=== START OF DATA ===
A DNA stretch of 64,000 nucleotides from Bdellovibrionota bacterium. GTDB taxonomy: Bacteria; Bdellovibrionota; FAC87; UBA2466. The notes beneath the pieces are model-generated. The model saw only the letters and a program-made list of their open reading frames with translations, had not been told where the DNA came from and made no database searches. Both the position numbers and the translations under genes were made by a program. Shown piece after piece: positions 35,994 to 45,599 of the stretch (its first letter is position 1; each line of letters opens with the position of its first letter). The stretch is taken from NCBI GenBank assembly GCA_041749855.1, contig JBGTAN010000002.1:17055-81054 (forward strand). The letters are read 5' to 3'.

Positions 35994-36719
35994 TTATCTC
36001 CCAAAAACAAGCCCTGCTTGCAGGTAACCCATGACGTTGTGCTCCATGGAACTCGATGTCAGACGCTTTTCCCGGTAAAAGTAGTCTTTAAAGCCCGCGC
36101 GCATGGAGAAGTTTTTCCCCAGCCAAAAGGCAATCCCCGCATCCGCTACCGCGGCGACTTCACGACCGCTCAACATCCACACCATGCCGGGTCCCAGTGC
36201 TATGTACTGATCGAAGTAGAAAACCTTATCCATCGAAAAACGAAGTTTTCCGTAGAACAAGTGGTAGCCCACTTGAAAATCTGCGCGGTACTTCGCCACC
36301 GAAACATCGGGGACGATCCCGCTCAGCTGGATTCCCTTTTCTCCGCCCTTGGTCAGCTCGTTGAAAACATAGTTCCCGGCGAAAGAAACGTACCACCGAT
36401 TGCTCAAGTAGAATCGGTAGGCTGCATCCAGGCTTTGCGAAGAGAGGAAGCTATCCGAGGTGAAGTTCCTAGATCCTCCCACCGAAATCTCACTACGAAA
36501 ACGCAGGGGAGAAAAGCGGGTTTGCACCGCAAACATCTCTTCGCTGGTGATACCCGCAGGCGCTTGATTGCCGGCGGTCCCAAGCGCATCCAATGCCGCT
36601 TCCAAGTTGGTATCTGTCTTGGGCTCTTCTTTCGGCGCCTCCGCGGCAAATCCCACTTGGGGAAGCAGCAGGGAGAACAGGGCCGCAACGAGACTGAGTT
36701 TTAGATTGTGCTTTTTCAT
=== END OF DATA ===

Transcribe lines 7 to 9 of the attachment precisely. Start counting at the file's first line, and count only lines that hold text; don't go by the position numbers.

36301 GAAACATCGGGGACGATCCCGCTCAGCTGGATTCCCTTTTCTCCGCCCTTGGTCAGCTCGTTGAAAACATAGTTCCCGGCGAAAGAAACGTACCACCGAT
36401 TGCTCAAGTAGAATCGGTAGGCTGCATCCAGGCTTTGCGAAGAGAGGAAGCTATCCGAGGTGAAGTTCCTAGATCCTCCCACCGAAATCTCACTACGAAA
36501 ACGCAGGGGAGAAAAGCGGGTTTGCACCGCAAACATCTCTTCGCTGGTGATACCCGCAGGCGCTTGATTGCCGGCGGTCCCAAGCGCATCCAATGCCGCT